Let some of those hidden thoughts run out onto the pages of your notebook and see what comes out of it. Some of it may just be depressing, but some of it may move you.

Closing thoughts on writing lyrics

There are millions of artists out there. And everyone has a unique style of creating their art. When it comes to writing lyrics, don’t expect yours to sound like anyone else’s.

It’s great if you like to study other artists and draw inspiration from their style, but art is a very personal thing. If you read your lyrics and they move you, then you’ve done a great job. For the most part, it doesn’t matter what anyone else thinks.

The Music

I’ve already said I like to write my lyrics before I touch an instrument. That’s just my preference. I feel like the song is more interesting when I don’t try to match the lyrics to the music.

And there’s another reason why I like to write lyrics first. Once I have the lyrics in front of me, I start to understand what I want the song to feel like. I know what kind of emotions I want the music to make me feel.

So that’s where I start. I read through the lyrics and get into that state of mind. Then I pick up my instrument.

Start with chord progressions

Obviously this isn’t an article to teach you music theory. It’s an article about writing a song. I’m going to be giving generic advice.

And my first generic advice is to start with chord progressions.

First you’ll want to pick a key and then you’ll want to make sure you know all the chords available to you in that key. All major keys follow the same pattern and all minor keys follow the same pattern.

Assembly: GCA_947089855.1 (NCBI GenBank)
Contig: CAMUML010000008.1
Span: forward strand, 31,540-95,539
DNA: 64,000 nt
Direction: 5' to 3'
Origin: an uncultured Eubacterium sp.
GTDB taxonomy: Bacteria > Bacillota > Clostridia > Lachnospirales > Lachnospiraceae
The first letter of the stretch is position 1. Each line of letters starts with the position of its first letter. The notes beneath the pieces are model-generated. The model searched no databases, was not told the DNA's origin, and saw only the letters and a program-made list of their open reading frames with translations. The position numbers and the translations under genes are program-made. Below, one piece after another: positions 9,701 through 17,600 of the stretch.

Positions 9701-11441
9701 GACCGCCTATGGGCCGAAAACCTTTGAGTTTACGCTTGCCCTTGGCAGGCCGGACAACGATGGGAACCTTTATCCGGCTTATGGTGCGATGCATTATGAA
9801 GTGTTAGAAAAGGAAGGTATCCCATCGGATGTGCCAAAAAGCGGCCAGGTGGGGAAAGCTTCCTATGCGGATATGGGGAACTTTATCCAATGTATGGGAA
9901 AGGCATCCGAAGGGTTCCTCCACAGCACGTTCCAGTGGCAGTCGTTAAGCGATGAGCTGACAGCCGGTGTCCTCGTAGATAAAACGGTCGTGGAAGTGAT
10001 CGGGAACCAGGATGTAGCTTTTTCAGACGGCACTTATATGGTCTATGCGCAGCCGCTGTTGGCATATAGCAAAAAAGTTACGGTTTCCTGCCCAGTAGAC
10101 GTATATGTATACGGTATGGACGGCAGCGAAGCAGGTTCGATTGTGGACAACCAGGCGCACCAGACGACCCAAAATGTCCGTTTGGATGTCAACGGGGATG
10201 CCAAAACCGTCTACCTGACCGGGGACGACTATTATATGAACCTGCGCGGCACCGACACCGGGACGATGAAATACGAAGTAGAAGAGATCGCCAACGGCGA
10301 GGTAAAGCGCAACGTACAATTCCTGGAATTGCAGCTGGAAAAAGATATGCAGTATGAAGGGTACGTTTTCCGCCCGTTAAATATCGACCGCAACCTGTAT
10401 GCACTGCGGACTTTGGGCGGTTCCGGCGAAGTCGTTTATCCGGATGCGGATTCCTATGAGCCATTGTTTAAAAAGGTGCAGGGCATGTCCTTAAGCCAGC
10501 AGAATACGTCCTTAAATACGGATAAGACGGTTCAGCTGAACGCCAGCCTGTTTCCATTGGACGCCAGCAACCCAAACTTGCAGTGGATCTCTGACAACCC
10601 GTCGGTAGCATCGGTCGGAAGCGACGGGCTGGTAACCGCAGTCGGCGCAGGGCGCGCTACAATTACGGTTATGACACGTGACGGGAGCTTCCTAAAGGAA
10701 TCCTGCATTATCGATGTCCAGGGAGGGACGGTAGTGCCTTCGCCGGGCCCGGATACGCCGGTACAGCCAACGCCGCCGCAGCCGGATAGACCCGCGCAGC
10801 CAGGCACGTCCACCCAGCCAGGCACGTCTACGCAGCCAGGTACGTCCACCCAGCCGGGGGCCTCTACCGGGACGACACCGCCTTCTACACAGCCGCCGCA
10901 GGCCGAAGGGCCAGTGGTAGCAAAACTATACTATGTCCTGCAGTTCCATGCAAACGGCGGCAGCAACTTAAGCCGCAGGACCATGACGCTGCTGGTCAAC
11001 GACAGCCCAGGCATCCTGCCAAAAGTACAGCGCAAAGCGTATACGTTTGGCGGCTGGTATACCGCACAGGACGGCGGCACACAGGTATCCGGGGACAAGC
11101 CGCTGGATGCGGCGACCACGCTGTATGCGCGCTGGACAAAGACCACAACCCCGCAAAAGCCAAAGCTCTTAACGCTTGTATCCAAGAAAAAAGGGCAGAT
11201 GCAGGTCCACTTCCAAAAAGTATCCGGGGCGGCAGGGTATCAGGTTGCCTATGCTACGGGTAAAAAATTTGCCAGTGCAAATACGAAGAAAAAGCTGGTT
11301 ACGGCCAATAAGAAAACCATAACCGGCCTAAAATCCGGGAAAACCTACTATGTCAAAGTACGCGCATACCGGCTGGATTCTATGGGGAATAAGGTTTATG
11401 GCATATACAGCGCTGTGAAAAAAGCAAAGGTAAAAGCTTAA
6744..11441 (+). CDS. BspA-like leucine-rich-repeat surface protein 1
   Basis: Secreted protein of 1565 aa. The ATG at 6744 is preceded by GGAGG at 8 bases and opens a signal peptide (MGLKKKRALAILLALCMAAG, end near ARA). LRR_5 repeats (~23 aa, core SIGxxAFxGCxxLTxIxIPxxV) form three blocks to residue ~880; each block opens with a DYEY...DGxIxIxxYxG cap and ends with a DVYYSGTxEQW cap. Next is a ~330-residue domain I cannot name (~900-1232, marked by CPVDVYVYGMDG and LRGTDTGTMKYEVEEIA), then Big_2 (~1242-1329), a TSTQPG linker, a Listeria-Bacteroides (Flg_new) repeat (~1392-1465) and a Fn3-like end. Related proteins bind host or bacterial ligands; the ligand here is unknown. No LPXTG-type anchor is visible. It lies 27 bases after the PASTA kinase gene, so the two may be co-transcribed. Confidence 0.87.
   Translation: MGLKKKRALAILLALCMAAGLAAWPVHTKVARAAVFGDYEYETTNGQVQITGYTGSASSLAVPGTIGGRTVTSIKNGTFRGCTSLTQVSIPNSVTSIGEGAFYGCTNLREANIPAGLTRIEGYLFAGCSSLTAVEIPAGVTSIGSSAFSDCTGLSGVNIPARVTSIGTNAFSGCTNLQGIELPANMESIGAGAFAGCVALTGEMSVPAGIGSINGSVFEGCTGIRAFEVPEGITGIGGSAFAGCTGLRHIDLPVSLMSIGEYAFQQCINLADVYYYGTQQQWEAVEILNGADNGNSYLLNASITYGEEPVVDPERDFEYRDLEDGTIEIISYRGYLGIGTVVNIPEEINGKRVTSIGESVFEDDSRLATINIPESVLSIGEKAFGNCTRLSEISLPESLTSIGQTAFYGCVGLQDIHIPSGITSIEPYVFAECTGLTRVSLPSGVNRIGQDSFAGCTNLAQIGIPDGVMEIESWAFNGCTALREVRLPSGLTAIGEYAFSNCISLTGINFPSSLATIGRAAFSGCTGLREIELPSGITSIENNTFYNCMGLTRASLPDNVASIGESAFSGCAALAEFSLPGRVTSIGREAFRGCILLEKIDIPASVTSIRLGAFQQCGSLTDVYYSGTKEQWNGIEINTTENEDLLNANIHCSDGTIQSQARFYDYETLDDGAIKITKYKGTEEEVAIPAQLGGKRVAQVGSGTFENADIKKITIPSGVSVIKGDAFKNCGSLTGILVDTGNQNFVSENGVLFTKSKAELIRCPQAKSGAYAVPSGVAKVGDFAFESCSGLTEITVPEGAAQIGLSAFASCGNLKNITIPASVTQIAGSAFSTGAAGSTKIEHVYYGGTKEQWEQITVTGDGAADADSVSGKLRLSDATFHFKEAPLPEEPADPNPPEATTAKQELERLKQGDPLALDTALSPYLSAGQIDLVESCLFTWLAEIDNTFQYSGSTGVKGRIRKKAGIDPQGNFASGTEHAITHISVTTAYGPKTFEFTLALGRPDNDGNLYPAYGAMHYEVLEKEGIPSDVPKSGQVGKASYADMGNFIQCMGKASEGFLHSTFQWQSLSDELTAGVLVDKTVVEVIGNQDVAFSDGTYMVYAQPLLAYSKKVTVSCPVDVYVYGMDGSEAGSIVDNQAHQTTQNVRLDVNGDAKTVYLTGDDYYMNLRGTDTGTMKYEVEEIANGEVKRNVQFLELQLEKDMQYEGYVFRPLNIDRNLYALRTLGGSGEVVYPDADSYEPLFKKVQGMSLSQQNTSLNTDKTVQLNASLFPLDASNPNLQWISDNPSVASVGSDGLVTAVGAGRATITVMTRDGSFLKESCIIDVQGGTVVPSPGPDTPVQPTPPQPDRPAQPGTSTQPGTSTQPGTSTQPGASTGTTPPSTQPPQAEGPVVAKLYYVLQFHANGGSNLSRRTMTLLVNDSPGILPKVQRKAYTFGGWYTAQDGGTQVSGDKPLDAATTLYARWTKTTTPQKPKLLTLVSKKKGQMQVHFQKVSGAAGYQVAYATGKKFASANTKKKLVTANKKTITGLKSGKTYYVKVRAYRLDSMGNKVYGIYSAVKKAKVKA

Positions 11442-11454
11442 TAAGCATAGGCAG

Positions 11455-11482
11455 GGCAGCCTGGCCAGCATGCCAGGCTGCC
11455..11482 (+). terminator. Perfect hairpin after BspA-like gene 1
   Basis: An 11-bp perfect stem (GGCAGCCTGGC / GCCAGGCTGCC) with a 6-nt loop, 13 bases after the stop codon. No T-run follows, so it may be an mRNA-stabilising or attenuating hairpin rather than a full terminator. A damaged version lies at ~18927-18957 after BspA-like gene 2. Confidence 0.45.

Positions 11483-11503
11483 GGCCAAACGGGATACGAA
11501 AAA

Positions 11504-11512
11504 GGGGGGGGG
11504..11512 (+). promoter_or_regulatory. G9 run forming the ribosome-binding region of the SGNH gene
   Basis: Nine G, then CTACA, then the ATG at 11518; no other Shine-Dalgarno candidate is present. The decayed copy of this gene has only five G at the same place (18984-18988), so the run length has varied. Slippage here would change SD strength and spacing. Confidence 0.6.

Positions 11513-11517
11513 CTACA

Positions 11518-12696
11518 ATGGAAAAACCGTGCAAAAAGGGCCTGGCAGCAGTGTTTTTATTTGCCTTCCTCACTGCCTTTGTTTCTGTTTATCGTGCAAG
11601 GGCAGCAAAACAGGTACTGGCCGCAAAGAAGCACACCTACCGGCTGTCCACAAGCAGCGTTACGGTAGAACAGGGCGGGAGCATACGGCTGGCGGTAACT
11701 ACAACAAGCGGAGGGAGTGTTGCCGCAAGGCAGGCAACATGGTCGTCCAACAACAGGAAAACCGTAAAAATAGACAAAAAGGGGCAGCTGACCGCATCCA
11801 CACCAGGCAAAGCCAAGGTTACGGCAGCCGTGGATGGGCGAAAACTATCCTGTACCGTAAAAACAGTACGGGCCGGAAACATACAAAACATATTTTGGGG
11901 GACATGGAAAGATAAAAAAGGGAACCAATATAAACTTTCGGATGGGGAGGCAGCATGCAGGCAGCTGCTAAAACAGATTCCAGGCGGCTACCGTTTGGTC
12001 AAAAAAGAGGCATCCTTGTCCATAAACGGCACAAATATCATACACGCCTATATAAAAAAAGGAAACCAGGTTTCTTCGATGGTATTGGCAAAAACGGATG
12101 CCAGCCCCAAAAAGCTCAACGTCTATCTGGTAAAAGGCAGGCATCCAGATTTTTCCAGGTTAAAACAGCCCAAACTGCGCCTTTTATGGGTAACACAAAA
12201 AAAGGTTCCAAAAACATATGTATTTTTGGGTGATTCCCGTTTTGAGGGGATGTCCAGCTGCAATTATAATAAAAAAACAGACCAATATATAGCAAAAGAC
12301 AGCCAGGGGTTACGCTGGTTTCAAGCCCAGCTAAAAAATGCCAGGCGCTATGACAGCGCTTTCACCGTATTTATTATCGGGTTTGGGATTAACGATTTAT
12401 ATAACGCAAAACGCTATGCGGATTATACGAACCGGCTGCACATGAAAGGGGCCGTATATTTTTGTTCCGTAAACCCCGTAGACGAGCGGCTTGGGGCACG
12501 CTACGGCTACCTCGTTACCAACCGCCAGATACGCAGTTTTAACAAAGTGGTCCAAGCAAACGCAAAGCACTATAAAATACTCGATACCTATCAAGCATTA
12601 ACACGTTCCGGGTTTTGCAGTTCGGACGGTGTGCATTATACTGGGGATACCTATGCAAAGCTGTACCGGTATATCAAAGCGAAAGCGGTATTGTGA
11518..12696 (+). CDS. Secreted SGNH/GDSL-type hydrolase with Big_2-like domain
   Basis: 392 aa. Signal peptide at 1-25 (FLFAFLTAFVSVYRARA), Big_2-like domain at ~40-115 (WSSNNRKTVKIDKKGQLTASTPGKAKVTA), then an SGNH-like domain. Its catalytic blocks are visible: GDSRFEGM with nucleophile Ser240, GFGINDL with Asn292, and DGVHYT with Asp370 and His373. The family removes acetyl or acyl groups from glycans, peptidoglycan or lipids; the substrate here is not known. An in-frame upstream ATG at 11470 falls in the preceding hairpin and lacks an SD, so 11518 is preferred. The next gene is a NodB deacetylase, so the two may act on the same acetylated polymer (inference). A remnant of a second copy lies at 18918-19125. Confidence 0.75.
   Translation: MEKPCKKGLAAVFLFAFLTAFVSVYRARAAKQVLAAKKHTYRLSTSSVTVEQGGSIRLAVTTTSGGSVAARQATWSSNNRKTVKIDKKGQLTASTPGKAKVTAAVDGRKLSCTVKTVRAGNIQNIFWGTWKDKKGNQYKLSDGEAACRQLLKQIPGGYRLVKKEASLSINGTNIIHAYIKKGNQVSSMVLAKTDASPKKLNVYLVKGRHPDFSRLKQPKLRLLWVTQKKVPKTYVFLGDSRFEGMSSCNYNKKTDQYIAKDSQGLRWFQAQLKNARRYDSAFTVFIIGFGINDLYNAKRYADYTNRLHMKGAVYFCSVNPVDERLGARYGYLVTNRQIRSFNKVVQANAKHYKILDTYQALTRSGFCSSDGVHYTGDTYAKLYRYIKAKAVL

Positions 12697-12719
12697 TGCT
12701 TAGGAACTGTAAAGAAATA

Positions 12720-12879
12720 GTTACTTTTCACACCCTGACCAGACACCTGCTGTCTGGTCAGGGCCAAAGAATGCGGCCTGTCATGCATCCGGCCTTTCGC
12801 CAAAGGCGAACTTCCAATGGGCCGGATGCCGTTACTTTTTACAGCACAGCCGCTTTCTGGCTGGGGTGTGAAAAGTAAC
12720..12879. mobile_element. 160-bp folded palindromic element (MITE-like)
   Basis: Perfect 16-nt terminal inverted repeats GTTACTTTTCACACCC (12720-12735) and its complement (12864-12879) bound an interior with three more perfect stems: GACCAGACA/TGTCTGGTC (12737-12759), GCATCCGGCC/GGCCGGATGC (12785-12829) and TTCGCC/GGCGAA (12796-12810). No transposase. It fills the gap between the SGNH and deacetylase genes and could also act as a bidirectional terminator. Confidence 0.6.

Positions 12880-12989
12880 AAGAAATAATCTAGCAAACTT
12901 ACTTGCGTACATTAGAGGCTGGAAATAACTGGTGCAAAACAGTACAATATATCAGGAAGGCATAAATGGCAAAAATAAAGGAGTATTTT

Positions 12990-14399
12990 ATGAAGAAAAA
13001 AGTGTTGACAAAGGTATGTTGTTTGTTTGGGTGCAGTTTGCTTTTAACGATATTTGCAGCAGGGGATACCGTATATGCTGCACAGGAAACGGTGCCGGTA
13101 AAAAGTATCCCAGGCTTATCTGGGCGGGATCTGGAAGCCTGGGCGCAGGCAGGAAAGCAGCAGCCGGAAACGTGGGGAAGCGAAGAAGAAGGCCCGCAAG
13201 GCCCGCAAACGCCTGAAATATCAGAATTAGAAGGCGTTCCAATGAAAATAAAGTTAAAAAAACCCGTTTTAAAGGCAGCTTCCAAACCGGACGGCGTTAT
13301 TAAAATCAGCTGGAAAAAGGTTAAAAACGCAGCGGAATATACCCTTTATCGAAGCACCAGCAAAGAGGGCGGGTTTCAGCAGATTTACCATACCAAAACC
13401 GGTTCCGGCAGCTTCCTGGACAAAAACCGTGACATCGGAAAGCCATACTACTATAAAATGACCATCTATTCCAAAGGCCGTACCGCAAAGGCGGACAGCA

Major keys

If you know your major scales, then you know the root notes of every chord in a key. Let’s take the key of C for an easy example. Here’s your scale:

  1. C
  2. D
  3. E
  4. F
  5. G
  6. A
  7. B
  8. C

So those are the root notes for all your chords. Here are the chords

  1. C major
  2. D minor
  3. E minor
  4. F major
  5. G major
  6. A minor
  7. B diminished
  8. C major (again)

It’s common to call these chords by their numbers (1, 2, 3 or I, II, III and so on). So the first chord in the scale is always major, second and third chords are always minor and so on.

Common major key chord progressions

One of the most famous major key chord progressions is I, V, VI, IV. In the key of C this would be C major, G major, A minor, F major. It’s the chords to literally thousands of popular songs.

In reality you can literally pick any combination of these chords, but it’s very common to start on I (C major in the key of C). Here are some chord progressions that you can try out, but always experiment to see if you can find something you like better:

  • I, V, VI, IV (1, 5, 6, 4)
  • I, IV, V, IV (1, 4, 5, 4)
  • I, IV, V, VII (1, 4, 5, 7)
  • V, VI, V, I (5, 6, 5, 1)
  • I, I, III, V (1, 1, 3, 5)

Minor keys

Minor keys all follow the same pattern as well. If you know their notes then you know the root note of every chord in a minor key. Here’s C minor:

  1. C
  2. D
  3. E flat
  4. F
  5. G
  6. A flat
  7. B flat
  8. C

And the corresponding chords are:

  1. C minor
  2. D diminished
  3. E flat major
  4. F minor
  5. G minor
  6. A flat major
  7. B flat major
  8. C minor

Just like in major keys the we can use the number notation for chords (I, II, III or 1, 2, 3) and just like in major keys the chords follow the same pattern. The first chord is minor, second is a diminished chord, third is major chord and so on.

Common minor key progressions

I’m usually partial to minor key chord progressions and my current favorite is I, VII, VI, V. It reminds me of the Gerudo Valley song from Ocarina of Time. Here are some minor chord progressions you can use for inspiration: